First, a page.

Additionally, the third generation often carries a sense of responsibility to remember and honor the experiences of their grandparents. This responsibility can be a source of strength, providing a deep sense of belonging to their heritage and history. However, it can also be a source of stress, as the desire to bear witness to the past can sometimes conflict with the need to create their own identity and path in life.

Marital Dynamics and Intergenerational Trauma

The lasting effects of intergenerational trauma extend far beyond the individual, penetrating the most intimate corners of human relationships. Relationship dynamics can become a complex dance of historical pain, unspoken fears, and inherited coping mechanisms, often without partners fully understanding the underlying causes. This is especially true for couples where one or both partners are descendants of trauma survivors, such as the generation of grandchildren of Holocaust survivors. Their marital relationships can be significantly affected by the trauma their grandparents went through, expressed in patterns of distress that, if left untreated, can challenge the foundations of the partnership.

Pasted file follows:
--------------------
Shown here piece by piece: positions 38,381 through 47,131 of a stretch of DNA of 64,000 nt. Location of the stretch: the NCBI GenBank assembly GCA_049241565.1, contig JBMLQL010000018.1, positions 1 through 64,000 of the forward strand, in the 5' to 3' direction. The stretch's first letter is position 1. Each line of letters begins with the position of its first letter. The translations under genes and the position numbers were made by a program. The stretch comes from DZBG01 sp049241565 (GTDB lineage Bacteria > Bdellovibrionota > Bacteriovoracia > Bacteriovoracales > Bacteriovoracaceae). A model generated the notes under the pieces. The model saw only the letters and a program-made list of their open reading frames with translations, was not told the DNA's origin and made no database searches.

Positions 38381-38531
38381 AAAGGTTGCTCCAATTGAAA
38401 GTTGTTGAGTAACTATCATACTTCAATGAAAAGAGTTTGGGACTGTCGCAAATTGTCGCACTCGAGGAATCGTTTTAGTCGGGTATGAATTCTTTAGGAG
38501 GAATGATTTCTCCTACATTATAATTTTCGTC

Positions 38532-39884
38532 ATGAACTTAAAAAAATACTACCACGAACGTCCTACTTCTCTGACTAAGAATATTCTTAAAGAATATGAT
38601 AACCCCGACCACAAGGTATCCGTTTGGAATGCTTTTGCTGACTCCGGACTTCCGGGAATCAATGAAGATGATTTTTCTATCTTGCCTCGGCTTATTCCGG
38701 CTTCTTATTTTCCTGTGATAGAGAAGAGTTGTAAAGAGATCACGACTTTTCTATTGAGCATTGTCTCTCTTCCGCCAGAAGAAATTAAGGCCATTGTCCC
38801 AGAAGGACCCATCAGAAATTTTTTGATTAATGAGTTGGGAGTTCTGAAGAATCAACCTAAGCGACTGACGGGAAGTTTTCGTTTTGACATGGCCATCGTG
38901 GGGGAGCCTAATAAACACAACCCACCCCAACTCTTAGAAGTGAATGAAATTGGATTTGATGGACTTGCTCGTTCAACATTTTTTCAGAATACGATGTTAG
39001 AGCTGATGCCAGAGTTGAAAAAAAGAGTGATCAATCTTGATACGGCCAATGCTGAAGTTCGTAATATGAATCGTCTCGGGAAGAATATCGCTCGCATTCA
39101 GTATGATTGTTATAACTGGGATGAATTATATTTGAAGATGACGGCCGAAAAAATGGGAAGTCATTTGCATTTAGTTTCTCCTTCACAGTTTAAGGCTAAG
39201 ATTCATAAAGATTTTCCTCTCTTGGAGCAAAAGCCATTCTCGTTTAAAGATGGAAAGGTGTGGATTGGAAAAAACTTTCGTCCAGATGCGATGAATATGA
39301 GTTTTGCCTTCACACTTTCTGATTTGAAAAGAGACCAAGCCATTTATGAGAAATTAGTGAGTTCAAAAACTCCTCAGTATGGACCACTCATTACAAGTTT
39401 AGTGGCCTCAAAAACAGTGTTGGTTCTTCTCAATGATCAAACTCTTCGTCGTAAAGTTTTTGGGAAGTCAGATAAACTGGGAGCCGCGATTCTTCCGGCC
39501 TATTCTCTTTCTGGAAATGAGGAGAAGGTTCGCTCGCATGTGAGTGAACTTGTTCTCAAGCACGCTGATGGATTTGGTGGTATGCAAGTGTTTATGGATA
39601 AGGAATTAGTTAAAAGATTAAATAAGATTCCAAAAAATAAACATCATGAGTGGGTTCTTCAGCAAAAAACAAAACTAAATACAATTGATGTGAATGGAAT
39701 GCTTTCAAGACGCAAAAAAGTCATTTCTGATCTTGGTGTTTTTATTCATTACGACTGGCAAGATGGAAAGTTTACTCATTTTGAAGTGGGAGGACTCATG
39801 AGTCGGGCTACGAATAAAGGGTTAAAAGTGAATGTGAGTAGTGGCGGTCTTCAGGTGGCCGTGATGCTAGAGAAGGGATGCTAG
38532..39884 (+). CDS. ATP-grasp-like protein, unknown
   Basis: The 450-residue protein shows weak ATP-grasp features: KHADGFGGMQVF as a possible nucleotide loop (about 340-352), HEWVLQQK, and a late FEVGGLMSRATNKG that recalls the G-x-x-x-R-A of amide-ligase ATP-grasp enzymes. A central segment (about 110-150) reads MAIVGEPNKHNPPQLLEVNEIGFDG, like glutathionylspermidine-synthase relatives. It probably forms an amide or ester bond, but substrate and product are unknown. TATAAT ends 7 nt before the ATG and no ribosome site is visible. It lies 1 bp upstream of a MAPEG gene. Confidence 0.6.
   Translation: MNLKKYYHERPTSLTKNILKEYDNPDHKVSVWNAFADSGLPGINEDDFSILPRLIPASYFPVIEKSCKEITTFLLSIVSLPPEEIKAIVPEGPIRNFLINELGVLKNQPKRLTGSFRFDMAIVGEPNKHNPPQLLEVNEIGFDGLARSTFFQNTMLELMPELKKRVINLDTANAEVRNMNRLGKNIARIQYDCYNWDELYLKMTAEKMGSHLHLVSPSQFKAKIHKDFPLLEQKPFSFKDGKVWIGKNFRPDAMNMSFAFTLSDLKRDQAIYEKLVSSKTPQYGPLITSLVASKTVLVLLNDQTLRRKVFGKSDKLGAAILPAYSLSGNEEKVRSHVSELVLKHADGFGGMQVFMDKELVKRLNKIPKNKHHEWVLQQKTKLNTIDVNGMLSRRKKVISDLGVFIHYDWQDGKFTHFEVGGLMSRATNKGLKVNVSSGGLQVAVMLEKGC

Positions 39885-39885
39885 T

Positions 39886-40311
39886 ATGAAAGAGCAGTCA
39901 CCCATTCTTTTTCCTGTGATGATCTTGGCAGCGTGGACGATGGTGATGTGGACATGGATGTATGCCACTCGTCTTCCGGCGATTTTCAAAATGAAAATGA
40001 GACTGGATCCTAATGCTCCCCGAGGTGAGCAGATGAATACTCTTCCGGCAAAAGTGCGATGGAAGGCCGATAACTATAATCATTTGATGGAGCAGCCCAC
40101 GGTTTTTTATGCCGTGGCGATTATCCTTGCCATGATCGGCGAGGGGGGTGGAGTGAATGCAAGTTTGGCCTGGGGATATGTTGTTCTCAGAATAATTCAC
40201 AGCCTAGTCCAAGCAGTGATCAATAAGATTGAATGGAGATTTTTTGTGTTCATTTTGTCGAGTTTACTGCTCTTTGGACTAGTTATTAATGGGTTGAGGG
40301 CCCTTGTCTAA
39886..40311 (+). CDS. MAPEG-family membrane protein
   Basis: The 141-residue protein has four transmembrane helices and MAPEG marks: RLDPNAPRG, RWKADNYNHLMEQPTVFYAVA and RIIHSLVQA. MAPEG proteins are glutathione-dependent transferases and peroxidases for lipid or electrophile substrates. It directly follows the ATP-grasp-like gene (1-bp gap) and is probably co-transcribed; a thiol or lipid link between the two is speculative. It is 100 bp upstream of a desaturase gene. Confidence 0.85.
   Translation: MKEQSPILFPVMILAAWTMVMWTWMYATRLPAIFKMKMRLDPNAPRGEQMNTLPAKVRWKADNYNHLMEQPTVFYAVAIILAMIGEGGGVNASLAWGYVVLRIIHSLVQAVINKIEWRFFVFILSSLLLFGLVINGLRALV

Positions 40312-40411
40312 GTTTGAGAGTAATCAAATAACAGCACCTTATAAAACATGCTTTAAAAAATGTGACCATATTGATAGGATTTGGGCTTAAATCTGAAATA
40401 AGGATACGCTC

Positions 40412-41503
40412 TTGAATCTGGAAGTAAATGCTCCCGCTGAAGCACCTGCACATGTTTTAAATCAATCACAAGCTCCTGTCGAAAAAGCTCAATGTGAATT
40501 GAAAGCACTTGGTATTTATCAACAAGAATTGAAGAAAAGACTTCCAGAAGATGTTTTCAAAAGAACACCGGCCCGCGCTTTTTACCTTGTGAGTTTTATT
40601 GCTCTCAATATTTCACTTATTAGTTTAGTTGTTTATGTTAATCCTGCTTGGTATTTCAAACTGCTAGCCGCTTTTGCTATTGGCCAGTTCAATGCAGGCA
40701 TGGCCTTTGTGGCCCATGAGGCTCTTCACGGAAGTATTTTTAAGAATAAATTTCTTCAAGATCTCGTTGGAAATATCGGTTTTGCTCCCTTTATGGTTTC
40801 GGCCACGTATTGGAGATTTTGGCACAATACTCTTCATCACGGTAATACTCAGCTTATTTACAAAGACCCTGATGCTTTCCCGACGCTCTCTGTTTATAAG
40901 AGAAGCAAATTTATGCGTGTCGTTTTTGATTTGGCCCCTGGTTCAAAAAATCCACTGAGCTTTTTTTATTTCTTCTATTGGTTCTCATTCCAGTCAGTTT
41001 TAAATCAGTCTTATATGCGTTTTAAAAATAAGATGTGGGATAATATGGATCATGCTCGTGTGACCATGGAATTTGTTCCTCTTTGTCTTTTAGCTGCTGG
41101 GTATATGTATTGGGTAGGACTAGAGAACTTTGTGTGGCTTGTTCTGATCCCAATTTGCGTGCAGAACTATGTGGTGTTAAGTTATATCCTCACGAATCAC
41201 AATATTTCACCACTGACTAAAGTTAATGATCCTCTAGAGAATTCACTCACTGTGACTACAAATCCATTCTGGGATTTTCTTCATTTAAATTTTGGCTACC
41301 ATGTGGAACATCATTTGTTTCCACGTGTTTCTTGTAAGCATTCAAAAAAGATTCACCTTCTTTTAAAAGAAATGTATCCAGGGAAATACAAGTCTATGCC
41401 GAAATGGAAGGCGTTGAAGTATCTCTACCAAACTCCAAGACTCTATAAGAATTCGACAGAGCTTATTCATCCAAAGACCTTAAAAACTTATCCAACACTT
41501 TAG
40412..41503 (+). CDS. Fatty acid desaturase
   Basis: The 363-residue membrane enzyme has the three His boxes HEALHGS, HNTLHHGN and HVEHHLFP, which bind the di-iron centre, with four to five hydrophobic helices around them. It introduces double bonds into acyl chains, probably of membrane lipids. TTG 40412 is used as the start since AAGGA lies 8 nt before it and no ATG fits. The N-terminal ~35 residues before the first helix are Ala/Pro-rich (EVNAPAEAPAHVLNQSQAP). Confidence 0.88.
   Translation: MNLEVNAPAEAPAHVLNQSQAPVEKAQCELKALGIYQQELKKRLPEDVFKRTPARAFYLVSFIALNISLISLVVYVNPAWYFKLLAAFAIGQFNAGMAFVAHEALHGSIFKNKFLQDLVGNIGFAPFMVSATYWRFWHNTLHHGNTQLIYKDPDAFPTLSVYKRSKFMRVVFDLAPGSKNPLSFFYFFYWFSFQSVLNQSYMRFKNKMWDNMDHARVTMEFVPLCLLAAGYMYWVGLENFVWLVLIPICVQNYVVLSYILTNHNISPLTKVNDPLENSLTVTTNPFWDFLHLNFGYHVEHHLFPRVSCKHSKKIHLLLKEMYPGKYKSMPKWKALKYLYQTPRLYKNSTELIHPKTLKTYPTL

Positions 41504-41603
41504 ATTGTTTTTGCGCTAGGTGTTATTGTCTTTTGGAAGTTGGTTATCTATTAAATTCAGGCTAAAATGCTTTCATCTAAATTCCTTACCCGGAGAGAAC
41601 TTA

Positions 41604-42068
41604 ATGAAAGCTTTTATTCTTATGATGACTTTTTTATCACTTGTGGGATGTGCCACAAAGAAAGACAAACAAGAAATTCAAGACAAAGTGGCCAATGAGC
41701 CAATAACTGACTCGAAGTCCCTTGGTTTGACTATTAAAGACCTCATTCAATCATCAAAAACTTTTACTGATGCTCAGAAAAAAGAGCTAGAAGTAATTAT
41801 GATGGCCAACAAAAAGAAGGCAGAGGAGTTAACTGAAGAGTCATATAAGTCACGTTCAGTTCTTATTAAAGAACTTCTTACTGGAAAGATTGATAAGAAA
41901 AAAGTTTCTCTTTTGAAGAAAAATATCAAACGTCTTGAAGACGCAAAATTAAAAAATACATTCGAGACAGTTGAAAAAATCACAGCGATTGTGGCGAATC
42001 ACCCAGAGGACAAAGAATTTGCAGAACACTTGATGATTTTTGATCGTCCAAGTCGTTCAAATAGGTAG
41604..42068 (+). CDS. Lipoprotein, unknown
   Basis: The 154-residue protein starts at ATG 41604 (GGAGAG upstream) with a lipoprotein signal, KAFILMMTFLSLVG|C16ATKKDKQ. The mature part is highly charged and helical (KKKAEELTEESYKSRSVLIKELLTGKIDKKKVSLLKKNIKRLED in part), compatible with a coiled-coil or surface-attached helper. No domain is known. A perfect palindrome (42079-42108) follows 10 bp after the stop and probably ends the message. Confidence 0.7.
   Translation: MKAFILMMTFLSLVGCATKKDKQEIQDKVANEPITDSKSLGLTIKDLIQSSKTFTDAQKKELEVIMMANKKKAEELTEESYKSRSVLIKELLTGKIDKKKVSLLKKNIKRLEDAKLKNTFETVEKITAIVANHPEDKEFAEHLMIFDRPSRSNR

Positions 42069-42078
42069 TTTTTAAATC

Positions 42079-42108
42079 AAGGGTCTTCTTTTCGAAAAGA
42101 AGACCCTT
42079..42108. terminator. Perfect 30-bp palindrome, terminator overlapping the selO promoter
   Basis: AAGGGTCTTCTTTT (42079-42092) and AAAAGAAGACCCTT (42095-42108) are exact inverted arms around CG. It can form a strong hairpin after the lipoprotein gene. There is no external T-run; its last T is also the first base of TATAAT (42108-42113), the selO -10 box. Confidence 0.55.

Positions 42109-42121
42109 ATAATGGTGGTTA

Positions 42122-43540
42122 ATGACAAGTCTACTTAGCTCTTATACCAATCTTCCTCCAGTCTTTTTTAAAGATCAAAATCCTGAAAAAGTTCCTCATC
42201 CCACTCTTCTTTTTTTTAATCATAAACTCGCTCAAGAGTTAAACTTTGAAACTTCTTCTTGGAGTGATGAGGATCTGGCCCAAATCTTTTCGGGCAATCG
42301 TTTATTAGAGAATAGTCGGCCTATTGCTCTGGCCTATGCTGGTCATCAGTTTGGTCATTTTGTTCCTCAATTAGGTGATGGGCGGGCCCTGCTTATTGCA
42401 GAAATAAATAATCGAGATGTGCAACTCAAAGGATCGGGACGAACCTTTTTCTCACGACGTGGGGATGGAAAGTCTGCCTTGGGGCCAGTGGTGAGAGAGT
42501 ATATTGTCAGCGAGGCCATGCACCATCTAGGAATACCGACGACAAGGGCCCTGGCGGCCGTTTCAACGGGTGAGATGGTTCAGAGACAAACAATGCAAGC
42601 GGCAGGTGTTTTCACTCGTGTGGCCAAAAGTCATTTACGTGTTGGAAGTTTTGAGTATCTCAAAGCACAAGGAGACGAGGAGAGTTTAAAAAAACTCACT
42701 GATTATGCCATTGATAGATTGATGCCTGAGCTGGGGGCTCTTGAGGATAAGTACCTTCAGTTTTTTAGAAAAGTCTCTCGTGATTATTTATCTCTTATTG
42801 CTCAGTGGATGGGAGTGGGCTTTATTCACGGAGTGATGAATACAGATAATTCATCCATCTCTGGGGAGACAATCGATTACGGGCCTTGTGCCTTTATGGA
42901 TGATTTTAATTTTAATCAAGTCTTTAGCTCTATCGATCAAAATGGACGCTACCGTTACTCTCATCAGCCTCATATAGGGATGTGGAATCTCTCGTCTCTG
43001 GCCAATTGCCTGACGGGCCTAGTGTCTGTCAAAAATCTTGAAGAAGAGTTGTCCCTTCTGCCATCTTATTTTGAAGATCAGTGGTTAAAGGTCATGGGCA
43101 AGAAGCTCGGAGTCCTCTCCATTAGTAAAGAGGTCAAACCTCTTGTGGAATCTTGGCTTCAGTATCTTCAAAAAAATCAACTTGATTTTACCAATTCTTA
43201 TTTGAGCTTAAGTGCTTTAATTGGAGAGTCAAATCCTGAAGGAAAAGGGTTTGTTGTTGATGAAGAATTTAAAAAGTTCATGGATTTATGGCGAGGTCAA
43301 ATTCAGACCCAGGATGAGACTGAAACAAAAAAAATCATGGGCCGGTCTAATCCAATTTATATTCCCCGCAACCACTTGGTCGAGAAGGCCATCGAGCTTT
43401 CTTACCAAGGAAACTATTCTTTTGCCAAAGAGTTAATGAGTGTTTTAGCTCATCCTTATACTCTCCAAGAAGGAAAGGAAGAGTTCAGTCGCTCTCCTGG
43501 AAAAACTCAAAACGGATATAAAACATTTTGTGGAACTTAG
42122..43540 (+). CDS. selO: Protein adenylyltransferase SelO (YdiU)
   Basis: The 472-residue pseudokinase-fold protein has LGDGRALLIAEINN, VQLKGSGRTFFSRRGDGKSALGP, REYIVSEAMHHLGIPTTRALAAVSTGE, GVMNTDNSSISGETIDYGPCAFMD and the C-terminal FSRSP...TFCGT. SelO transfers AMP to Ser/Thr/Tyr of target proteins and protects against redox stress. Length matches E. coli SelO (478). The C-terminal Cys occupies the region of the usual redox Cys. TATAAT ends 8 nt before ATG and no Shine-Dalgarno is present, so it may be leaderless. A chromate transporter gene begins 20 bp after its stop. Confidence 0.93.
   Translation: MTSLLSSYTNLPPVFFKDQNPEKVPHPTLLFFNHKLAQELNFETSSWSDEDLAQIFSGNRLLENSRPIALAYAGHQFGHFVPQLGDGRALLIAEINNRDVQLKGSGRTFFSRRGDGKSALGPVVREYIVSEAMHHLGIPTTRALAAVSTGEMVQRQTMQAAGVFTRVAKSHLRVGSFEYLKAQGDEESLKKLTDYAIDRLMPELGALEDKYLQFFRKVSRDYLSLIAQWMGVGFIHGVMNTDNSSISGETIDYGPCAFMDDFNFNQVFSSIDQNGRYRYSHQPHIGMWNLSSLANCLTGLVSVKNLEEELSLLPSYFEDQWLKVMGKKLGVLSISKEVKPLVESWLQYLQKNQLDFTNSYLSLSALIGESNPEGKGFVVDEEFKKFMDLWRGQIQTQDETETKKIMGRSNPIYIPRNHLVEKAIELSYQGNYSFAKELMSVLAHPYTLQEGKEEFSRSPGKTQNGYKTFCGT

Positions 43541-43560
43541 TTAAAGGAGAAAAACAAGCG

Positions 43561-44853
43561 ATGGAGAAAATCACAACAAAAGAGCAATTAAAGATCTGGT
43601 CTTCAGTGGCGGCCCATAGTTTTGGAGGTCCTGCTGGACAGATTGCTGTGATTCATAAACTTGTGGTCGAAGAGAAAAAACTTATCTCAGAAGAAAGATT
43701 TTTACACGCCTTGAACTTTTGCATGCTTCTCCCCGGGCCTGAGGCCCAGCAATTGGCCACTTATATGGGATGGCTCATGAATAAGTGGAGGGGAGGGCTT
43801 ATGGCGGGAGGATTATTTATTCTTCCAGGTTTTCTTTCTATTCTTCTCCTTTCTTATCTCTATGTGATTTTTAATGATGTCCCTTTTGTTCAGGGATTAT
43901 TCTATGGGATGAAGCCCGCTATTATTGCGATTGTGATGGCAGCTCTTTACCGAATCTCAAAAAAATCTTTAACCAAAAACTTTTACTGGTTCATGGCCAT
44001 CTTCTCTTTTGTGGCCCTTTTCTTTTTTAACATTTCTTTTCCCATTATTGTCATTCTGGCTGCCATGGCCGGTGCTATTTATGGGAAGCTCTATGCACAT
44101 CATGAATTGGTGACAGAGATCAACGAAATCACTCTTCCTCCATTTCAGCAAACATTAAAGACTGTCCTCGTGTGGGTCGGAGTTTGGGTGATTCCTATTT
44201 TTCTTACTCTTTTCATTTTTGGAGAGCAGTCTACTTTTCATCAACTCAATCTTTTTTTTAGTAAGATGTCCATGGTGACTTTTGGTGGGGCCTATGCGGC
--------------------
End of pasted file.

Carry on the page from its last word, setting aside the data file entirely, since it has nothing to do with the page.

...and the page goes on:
Patterns of Distress in Marital Relationships

1. Anxiety and Hypervigilance:

One of the most common manifestations of intergenerational trauma within marital dynamics is an overall feeling of anxiety and hypervigilance. This can be attributed to the survival mechanisms adopted by their ancestors who experienced the Holocaust. Such anxiety can lead to conflict avoidance, where one or both partners may avoid addressing issues directly for fear of causing further damage or disruption. Alternatively, it can result in overprotection, with one partner taking on an overly caring role, blurring the lines between support and control.